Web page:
to announce her ultimate fate. Judge Bell asked Anna if she had
anything she wanted to say. "I have," she replied. "I'm innocent,
Your Honor." Judge Bell paused momentarily and then formally
sentenced her. "It is ordered, adjudged, and desired by the court
that the defendant, Anna Marie Hahn, be taken hence to jail in
Hamilton County, Ohio, and that within 30 days hereof the Sheriff of
Hamilton County shall convey the said defendant to the Ohio
penitentiary and deliver her to the warden thereof, and that on the 10th
day of March, 1938 the said warden shall cause a current of
electricity sufficient to cause death to pass through the body of the
said defendant, the application of such current to be continued until
the said defendant is dead." Looking directly into Anna's eyes he
concluded, "And may God, in his infinite wisdom, have mercy on your
Anna Marie Hahn was
transferred to the Ohio State Penitentiary on December 1, 1937. Her
attorneys kept the court system busy with appeals and her March 10
execution date came and went. Her case passed through the Ohio court
system several times before being taken to the United States Supreme
Court. Nonetheless, they agreed with the state of Ohio and refused
to block her execution.
On Tuesday Dec. 6,
1938, Ohio Governor Martin L. Davey made a formal statement, in which
he refused to interfere with the decision of the courts . Later that
day, accounts on local radio, by Special Dispatch from The
Cincinnati Inquirer, reported that Anna's execution was scheduled
for 8 o'clock the next evening.
The following day Anna
spent much of her time writing four separate letters, which she later
handed to her attorneys. As the clock grew nearer her emotions
became more difficult to control and she was an emotional wreck by the
time prison authorities arrived to walk her down to the death chamber.
"Oh heavenly father!
Oh God! Oh God! I can't go! I won't go!" she cried out,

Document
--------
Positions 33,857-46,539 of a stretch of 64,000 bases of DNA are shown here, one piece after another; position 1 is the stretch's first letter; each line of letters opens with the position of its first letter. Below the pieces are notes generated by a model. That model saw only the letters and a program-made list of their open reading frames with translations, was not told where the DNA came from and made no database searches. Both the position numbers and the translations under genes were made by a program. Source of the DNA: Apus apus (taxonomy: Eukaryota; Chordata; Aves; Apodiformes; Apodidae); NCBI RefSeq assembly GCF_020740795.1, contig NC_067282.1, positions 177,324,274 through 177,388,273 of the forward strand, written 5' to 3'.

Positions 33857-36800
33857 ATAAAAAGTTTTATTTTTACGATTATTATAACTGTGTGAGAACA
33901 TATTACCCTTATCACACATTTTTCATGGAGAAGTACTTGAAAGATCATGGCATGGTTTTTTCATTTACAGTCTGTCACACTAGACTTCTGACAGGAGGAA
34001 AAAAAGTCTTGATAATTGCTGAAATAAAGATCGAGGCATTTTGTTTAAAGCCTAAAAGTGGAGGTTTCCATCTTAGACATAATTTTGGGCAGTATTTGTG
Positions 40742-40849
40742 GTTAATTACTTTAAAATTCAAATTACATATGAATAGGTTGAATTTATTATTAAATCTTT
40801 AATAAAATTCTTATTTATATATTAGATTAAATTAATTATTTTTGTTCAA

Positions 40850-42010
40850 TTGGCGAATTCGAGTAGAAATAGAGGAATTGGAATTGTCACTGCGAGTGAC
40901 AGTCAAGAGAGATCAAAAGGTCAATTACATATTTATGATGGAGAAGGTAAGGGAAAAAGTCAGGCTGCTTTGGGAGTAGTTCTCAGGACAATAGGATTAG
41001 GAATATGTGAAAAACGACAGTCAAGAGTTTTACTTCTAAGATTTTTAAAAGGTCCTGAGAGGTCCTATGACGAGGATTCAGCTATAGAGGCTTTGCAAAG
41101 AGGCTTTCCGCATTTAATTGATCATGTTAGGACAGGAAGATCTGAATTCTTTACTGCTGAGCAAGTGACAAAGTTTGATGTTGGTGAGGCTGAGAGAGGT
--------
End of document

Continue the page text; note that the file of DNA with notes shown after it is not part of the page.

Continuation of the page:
The Cincinnati Crime
was unable to walk to the chamber on her own and had to rely on the
guards to help her along.
As they made their way
into the death chamber Anna passed out and collapsed to the
floor. Officials quickly revived her with an ammonia capsule and then
strapped her into the chair. "Don't do this to me," she continued to
cry out. "Oh, no, no, no. Warden Woodard, don't let them do this to
me." Tears began to role down the Warden Woodard's face as he
solemnly replied, "I am sorry, but we can't help it."
Upon hearing the
warden's words Anna began to scream, "Please don't. Oh, my boy.
Think of my boy. Won't someone, won't anyone, come and do something
for me? Isn't there anybody to help me? Anyone? Anyone? Is
nobody going to help me?"
As prison officials
let the clock click down, in the off chance that the Governor might
call, Anna called out for Father John Sullivan, the prison chaplain.
"Father, come close," she said. Together the two began to recite the
Lord's Prayer, but just halfway through the switch was thrown and
Anna's body jerked and convulsed as the electricity flowed through it.
Anna Marie Hahn was officially pronounced dead at 8:13 p.m.
The Ohio Historical
Society reports that on December 8, 1938, Anna Marie Hahn's body was
buried in unsanctified ground at the Holy Cross Catholic Cemetery in
Final Words - Part 1
execution, On December 17, 1938, defense attorney Joseph H. Hoodin
announced that the letters Anna had given him the night of her
execution had been sold to the Cincinnati Enquirer and the
money was put into a trust for Anna's son, Oskar. The next day, the
paper announced that they would be publishing the letters on the
following two days.
"I don't know how I
could have done the things I did in my life. Only God knows what
came over me when I gave Albert Palmer that first one, that poison
that caused his death.
"When I stood by Mr.
Wagner as he was laid out at the funeral home I don't know how it was
I didn't scream out at the top of my voice. I couldn't in my mind
believe that it was me. I can't believe it even today. I couldn't
believe it when in the court those people came to the room and told
the jury how they said these men died. I was sitting there hearing a
story like out of a book all about another person. As things come to
my mind now and as I put them on this paper I can't believe I am
writing about things I did myself. However, they must be about me
because they are in my mind and I know them.
"God above will tell
me what made me do these terrible things. I couldn't have been in my
right mind when I did them. I loved all people so much. Now I am
so close to death. Death is all around me. I have been here (on
death row) for what seems another lifetime already. Several other
people in this place have been called out."
Anna went on to tell
of her life in Germany and her eventual immigration to the United
States. She then began to recount the circumstances, which she
claimed eventually led to her life of crime.
"I went into business
again, always thinking about my boy that would have money to raise him
properly. However, business was bad again and this time before I
lost everything I sold it to pay all my debts. In a little while
though, this money went. My husband and I had been out of work and I
started worrying about my boy's future. I became crazy with fears